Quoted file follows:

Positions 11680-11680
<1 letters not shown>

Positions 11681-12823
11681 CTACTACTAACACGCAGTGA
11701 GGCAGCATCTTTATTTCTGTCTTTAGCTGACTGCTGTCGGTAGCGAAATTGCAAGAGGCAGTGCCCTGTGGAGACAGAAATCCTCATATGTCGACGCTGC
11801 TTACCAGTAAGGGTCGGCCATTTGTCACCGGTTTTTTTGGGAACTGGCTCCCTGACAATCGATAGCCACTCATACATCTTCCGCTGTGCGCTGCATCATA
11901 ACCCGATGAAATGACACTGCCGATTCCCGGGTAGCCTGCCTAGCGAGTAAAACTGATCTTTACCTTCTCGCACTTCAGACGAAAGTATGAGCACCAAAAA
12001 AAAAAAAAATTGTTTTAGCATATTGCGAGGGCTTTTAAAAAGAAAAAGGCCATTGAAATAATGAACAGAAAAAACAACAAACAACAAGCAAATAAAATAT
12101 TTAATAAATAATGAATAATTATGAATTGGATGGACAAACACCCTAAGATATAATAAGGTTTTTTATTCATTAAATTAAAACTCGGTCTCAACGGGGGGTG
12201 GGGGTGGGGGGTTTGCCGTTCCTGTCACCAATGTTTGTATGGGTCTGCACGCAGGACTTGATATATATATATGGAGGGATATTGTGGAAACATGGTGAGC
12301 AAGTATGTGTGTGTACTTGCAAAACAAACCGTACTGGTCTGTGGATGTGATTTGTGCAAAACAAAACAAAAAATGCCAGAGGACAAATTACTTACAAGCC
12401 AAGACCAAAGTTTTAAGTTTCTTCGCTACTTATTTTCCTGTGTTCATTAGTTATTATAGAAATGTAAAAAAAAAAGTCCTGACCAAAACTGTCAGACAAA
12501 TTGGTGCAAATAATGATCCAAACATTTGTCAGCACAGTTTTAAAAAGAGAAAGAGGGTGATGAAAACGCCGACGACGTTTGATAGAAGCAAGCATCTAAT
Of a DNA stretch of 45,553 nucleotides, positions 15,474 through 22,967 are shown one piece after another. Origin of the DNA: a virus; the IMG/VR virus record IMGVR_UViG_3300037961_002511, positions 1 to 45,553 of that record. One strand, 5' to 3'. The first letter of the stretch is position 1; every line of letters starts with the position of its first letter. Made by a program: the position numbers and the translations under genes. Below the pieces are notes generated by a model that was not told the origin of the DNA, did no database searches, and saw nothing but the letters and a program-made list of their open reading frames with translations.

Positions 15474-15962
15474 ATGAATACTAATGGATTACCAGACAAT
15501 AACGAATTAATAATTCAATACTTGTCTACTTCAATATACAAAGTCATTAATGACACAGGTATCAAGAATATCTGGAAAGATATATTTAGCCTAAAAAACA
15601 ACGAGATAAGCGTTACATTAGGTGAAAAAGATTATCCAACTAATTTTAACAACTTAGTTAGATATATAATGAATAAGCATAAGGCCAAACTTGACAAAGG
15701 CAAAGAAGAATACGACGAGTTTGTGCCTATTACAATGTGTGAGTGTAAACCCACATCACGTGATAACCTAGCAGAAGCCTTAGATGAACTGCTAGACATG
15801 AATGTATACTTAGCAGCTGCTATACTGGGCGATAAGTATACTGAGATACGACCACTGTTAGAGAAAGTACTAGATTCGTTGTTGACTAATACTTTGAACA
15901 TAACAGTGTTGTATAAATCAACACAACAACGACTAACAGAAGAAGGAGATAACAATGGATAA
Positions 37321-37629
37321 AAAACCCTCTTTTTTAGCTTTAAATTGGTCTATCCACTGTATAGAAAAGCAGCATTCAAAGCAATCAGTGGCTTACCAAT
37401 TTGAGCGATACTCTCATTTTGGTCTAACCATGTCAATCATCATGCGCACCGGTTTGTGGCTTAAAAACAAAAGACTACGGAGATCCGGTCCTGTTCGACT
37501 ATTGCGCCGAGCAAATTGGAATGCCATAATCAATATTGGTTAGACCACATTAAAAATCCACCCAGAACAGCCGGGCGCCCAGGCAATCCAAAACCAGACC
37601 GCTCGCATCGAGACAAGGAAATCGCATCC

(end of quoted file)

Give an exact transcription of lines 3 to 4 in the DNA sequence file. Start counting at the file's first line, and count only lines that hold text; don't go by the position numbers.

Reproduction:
Positions 11681-12823
11681 CTACTACTAACACGCAGTGA